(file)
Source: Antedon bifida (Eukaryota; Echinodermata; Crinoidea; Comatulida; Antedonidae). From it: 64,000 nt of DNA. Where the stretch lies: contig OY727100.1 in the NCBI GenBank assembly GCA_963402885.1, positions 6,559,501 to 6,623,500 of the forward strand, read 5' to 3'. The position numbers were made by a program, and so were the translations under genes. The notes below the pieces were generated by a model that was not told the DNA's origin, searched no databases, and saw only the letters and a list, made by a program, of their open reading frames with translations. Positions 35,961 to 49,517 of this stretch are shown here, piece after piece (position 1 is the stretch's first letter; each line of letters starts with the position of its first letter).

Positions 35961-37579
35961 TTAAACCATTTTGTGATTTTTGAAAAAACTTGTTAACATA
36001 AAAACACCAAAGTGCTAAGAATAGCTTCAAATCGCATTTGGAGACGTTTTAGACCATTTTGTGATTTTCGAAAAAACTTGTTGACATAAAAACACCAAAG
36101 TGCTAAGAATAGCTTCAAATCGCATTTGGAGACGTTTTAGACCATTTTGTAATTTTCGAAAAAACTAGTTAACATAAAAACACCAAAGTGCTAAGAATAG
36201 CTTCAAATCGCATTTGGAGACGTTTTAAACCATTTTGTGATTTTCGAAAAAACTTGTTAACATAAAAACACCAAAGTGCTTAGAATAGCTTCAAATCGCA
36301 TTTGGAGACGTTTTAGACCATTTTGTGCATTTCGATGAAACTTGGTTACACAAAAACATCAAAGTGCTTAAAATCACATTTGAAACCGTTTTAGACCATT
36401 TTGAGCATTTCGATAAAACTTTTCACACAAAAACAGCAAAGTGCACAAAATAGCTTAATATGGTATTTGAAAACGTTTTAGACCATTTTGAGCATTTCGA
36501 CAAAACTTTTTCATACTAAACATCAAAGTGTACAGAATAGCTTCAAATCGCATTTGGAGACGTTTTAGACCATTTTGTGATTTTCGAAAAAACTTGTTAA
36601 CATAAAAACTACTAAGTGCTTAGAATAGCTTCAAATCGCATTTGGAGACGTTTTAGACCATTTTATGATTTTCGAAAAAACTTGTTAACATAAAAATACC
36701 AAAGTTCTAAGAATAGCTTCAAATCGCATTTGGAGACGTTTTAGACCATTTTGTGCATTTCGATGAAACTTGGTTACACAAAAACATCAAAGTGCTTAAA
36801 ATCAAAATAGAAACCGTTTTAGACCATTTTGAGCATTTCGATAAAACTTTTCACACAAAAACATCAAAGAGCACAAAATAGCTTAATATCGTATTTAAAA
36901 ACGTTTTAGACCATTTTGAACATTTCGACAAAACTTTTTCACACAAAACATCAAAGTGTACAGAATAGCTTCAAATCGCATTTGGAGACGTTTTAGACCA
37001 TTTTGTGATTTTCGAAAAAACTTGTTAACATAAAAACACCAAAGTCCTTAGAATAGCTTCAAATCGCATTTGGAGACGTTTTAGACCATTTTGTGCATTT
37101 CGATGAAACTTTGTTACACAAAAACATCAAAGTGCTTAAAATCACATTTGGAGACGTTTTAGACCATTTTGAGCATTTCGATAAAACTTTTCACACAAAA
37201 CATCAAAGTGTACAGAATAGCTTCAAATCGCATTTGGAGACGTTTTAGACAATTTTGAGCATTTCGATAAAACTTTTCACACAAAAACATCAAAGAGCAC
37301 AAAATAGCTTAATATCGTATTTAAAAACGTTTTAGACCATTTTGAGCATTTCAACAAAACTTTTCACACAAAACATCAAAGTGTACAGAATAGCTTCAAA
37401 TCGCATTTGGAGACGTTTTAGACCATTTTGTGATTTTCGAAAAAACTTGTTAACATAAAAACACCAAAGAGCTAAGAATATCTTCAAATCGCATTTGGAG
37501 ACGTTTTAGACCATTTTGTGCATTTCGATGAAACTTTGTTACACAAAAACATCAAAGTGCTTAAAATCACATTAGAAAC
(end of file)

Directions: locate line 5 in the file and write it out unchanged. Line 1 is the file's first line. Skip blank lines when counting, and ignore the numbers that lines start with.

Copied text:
36101 TGCTAAGAATAGCTTCAAATCGCATTTGGAGACGTTTTAGACCATTTTGTAATTTTCGAAAAAACTAGTTAACATAAAAACACCAAAGTGCTAAGAATAG